by Ken Rolheiser
Keeping the Faith through uncertainty

To capture a monkey a hunter cuts a small hole into a gourd. He then puts nuts or sweets inside the gourd. Because the monkey will not let go of its prize, it becomes trapped. 

It’s easy for us to see how foolish it is to keep holding onto something that really isn’t worth much. Sometimes we are blinded by our attachment to the treat, worthless as it may be. We hold on to things that that do not serve us well.

We have the ability to choose our treasures in life. We need to examine our lives to see if we are being trapped by the things we treasure. By letting go of these, we can be truly free.

“All that your ancestors had to go through for you to be here, and you doubt yourself? How dare you? You come from a legacy of survival that is never to be questioned” (from “Peace Week”

When I consider how my ancestors left Germany to farm in Russia for one hundred and forty-eight years, and safeguarded the gift of faith and brought it to Saskatchewan in the early 1900’s, I recognize an unquestionable legacy. It is as inherent in me as my language. 

I first spoke in German, and I first prayed in German. I learned to pray in Latin in the Masses of my childhood. My theological studies were in English, but my faith roots are multilingual. I heard the Gospel proclaimed in German and English in the church of my childhood. I am able to cry out to the Lord in German, in Latin and in English. My faith stories make this possible. 

John Mitchell writes about Father James Mallon’s Faith: Discipleship in Uncertain Times – every page offers wisdom and tools to help each of us out in faith and thriving as disciples of Jesus. Father Mallon says, “The first person who needed to hear and receive the message was me.”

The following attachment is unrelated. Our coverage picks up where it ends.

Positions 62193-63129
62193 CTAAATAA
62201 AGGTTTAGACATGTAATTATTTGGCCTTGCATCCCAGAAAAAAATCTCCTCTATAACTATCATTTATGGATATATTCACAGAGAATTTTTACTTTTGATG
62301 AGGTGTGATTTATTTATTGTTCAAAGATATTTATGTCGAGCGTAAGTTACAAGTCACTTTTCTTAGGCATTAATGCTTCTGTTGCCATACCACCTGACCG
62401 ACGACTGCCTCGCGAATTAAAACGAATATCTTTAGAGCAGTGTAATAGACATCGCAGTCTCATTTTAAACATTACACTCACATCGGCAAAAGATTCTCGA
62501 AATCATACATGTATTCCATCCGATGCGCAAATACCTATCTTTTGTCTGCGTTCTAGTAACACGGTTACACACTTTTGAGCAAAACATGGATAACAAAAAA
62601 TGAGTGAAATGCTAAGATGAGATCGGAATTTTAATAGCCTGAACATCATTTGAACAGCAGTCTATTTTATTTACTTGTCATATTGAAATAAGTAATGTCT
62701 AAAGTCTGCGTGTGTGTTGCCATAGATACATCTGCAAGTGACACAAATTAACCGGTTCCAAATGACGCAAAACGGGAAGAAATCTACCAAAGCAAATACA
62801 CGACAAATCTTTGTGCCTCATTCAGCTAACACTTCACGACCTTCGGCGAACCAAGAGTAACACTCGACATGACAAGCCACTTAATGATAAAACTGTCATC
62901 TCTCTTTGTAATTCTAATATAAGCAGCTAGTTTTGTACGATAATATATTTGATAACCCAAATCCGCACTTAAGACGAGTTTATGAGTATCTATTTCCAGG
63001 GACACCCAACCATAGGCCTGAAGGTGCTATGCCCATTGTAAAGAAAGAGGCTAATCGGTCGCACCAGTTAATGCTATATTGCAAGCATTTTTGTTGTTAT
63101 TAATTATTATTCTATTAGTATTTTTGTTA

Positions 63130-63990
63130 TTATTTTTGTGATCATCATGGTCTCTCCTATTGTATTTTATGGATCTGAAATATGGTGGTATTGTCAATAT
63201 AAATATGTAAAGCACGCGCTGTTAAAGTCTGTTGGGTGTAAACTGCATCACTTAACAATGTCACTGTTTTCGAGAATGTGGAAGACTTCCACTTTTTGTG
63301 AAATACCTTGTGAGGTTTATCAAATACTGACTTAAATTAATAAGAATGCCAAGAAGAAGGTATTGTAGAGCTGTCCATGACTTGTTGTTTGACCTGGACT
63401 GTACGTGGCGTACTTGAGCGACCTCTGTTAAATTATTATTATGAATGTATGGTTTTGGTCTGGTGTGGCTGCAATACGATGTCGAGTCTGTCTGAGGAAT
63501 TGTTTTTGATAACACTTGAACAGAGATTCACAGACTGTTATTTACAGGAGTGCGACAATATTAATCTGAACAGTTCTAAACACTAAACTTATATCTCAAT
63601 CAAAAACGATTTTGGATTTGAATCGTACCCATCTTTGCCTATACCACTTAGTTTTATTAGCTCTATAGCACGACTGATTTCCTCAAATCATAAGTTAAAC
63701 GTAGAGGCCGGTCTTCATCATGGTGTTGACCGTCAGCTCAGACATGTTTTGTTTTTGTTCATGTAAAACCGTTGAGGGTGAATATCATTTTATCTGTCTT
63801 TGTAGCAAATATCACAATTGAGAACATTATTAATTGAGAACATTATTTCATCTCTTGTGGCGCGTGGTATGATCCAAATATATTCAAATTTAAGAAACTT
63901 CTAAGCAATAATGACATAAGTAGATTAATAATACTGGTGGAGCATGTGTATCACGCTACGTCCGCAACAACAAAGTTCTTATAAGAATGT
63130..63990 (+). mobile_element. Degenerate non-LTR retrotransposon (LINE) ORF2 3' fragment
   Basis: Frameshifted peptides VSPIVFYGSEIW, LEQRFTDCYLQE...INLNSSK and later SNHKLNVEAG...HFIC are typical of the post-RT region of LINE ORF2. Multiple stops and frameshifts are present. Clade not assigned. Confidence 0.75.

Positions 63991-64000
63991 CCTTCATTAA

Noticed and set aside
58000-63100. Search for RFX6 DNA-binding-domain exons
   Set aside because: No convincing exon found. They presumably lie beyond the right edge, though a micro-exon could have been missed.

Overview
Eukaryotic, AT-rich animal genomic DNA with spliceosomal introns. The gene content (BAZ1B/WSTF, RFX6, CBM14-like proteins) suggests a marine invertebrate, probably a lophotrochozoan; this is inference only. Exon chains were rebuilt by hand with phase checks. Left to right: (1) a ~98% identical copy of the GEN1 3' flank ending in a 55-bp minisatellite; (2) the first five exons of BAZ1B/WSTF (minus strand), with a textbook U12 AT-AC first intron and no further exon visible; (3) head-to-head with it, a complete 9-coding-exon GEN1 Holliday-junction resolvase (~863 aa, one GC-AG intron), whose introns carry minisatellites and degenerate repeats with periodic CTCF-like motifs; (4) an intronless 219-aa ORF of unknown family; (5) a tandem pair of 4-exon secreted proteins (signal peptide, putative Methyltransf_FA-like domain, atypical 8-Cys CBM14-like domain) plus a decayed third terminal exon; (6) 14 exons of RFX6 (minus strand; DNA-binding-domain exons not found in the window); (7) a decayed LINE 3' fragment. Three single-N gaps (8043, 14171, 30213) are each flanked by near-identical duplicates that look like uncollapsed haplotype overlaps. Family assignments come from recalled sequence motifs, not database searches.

It is true! In my twenty-five years of writing ministry, I have shared what I received in the first place, in that sacred space where we meet God in our daily lives. I try to share with my readers God’s loving invitation and our Holy Spirit infused response to the many ways God touches our lives.

Father Mallon reflects further on our discipleship: “We stop being generous and gracious because we forget what we have received. We remember only what we have lost or don’t have.”

In Acts 3:1-6 Peter says, “Silver or gold I do not have, but what I do have I give you. In the name of Jesus Christ of Nazareth, walk.” Peter and John did not have money or goods to offer. They gave healing and the Spirit of Jesus. We too can give what we have received.

We are the Body of Christ. God has joined himself to us through Jesus in an eternal covenant. Like Christ we are wheat and wine, broken and crushed into the body and blood of Christ. 

Before his death St Andre of Quebec cried out, “I am suffering so much, my God! My God!” And then in a very weak voice: “Here is the grain,” as if referring to the Gospel: “Unless the grain of wheat falls into the ground and dies, it remains alone. But if it dies, it brings forth much fruit” (John 12:4).

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